BREEDER WINS APDG AWARD FOR ANALOGUE/DIGITAL BRISBANE TITLE SEQUENCE
Fellow nominees for the prestigious Australian Production Design Award in the Title Design category were the titles for ARIA 2012 and The Great Gatsby – both of those were made by bigger and more established companies. Creative director Joyce Ho let's us know that Breeder is "crazy-humbled that our little studio ran with such company and won!"
For the Brisbane edition of the Analogue/Digital creative conference, Breeder created a sensual journey with a refined and delicate aesthetic to honour the concept of “double exposure”. Glimpses of models stripped bare, their soft torsos and curves become moving canvases to host striking urban and natural textures, creating an emotive and intimate piece that ascends to an almost fantasia-like crescendo.
Known as Australia’s “tropical metropolis,” Brisbane creatives are producing work which is turning heads all over the world, and motion graphics locals, Breeder, are no exception. Invited to create the Opening Titles for the latest edition of ADBNE 2013, the studio jumped at the chance to contribute to the sell-out event again after creating opening titles for 2012. Held in May, the independently curated design event showcases up and comers and artists and had expanded to two days, moving from the Gold Coast to Brisbane, featuring 18 speakers from around the world.
We had a chat to Breeder’s Creative Lead, Joyce Ho, about the creative process behind the 2013 ADBNE Opening Titles and the creative scene in the tropical metropolis.
Setting up for the film shoot at the Breeder studio
Did you have a brief for these opening titles?
We didn’t get a brief – it was completely open, which made it all the more scary! The only condition we had was the soundtrack, which was already written and mastered so it had to be a certain length. From Alabaster’s track and the conference’s program design – where each page featured two presenter profiles that were overlayed on top of each other – we were inspired to run with the concept of double exposures in motion.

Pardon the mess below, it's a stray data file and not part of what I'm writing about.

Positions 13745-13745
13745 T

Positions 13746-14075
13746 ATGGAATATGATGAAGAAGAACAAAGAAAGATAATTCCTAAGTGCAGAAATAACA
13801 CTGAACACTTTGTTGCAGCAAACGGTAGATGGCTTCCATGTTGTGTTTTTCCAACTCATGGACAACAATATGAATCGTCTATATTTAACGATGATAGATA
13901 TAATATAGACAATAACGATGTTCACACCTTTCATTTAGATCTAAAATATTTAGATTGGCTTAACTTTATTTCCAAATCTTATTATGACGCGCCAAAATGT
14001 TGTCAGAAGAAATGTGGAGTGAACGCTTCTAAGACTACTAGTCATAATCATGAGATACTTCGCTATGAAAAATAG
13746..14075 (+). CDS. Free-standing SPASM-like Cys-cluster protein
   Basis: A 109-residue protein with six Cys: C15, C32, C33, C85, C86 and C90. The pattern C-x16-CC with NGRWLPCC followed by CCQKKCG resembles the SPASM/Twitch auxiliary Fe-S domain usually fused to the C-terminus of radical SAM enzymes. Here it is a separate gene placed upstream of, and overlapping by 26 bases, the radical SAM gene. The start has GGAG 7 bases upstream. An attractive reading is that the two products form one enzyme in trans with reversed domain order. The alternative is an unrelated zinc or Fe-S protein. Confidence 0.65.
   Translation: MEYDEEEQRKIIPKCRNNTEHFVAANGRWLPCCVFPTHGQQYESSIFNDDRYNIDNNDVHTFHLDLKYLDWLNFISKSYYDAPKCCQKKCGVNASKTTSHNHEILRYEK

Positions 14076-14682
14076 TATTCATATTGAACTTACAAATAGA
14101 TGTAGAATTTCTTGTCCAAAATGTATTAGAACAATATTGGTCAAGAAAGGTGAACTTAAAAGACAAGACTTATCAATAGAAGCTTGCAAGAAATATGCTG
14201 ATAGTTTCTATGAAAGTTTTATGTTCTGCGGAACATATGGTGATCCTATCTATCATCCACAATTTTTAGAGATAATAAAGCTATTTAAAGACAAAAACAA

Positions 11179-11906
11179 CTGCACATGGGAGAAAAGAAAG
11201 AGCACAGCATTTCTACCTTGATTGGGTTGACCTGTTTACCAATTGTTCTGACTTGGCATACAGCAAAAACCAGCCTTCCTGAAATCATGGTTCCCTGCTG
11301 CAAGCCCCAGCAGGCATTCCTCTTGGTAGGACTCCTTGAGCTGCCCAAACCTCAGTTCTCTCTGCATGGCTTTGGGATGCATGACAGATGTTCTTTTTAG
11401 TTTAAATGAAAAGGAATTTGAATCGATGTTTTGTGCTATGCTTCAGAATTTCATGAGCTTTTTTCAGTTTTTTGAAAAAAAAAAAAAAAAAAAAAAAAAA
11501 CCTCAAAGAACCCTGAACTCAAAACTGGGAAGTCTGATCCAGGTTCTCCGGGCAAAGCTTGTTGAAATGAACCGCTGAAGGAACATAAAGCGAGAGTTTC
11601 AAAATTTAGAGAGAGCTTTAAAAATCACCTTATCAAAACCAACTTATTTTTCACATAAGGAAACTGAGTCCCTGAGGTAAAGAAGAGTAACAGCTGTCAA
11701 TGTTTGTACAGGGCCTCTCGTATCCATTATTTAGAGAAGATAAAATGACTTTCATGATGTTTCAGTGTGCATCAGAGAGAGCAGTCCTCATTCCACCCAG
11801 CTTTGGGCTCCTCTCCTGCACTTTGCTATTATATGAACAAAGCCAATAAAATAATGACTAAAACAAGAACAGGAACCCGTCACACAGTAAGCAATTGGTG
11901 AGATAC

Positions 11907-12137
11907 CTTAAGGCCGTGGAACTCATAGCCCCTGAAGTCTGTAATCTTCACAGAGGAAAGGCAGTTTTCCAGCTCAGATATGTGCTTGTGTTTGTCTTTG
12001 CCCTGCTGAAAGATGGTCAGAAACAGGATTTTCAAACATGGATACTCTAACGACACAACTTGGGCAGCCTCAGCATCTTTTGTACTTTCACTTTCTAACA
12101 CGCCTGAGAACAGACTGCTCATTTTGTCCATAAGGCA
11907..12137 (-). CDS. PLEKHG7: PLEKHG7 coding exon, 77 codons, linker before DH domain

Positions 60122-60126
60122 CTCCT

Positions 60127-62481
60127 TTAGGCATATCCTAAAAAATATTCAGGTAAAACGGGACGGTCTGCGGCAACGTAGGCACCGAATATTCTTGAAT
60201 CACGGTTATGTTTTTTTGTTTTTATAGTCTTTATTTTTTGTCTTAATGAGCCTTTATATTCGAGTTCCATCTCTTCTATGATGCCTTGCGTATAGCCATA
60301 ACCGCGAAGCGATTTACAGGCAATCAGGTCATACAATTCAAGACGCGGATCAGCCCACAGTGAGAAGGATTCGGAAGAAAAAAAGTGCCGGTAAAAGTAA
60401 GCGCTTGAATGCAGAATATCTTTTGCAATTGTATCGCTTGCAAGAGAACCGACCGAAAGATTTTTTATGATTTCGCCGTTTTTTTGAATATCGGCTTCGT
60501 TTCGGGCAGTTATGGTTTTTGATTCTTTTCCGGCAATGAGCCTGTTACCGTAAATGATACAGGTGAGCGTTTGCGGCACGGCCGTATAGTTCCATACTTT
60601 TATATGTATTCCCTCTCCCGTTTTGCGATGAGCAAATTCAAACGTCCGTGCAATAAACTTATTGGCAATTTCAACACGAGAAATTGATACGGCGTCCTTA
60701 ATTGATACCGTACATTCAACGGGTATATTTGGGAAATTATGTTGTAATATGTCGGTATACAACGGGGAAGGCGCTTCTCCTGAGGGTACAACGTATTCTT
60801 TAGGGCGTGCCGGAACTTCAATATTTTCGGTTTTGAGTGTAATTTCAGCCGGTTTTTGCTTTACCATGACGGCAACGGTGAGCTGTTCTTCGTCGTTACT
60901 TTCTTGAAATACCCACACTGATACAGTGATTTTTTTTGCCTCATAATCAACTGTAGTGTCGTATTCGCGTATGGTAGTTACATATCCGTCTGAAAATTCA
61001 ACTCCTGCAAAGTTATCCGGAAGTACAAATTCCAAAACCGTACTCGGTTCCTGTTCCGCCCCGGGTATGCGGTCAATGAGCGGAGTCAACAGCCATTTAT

So how did you tackle making a concept like “Double Exposure” come to life?
Over the course of a month, we worked around the theme of binary, juxtaposing the urban sprawl and nature, black and white, flight and fall, and unification and disintegration.
Since we had the speakers and sponsor list, we first did a timing edit to figure out where to bring in the names. Using this, we storyboarded the narrative structure and made a shot list. We had a half day shoot with two dancers and then started designing a styleboard for each shot in the titles. We didn’t use any tracking markers on the dancers because while we did direct for the poses and movement we were after, we felt it was important to also let them do what they do best – dance.
ADBNE 2013, Shooting the water scenes
The programs we used were primarily Photoshop, After Effects and Mocha for tracking. We derived tracking points using expressions from the solid points we had and tweaked the movement using the Puppet Tool. The most time consuming parts were making sure each texture was tracked correctly. Finally the text and lines were animated and a final grade on top.
Did it all go to plan?